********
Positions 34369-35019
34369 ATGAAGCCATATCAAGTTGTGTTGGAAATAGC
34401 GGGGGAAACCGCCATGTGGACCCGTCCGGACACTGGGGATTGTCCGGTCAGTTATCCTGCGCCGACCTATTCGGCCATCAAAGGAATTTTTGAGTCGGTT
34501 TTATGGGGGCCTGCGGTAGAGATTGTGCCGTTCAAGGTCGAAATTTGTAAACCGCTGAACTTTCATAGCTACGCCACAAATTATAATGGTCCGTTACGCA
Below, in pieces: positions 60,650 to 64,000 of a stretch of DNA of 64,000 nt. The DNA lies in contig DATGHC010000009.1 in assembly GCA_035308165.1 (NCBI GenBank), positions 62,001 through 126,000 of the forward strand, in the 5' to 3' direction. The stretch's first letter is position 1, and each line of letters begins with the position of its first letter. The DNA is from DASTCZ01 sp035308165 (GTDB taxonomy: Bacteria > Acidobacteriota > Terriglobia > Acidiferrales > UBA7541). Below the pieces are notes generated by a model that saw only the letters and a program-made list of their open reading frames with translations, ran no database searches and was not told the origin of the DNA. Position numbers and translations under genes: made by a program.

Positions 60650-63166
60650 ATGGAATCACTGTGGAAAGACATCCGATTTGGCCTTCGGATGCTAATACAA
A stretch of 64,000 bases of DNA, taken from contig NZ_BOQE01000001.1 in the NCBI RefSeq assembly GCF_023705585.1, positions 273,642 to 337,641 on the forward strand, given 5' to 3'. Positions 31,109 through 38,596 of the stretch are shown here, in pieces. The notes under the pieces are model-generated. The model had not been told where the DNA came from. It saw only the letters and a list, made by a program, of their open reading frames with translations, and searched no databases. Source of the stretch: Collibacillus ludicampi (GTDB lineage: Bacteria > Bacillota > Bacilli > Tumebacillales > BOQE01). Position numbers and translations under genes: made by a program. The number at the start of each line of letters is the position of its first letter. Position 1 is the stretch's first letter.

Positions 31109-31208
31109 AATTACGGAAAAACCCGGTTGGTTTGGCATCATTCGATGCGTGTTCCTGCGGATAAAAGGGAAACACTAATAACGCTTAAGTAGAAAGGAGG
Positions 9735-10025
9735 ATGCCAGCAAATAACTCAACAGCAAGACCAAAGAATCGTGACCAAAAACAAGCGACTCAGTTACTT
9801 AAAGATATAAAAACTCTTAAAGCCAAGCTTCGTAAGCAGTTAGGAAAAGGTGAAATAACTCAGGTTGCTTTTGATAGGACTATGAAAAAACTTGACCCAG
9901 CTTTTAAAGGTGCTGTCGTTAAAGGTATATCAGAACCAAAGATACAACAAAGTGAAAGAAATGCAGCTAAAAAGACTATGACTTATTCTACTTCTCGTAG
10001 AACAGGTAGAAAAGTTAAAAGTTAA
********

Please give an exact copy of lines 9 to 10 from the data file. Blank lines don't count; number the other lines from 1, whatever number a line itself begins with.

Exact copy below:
Positions 31109-31208
31109 AATTACGGAAAAACCCGGTTGGTTTGGCATCATTCGATGCGTGTTCCTGCGGATAAAAGGGAAACACTAATAACGCTTAAGTAGAAAGGAGG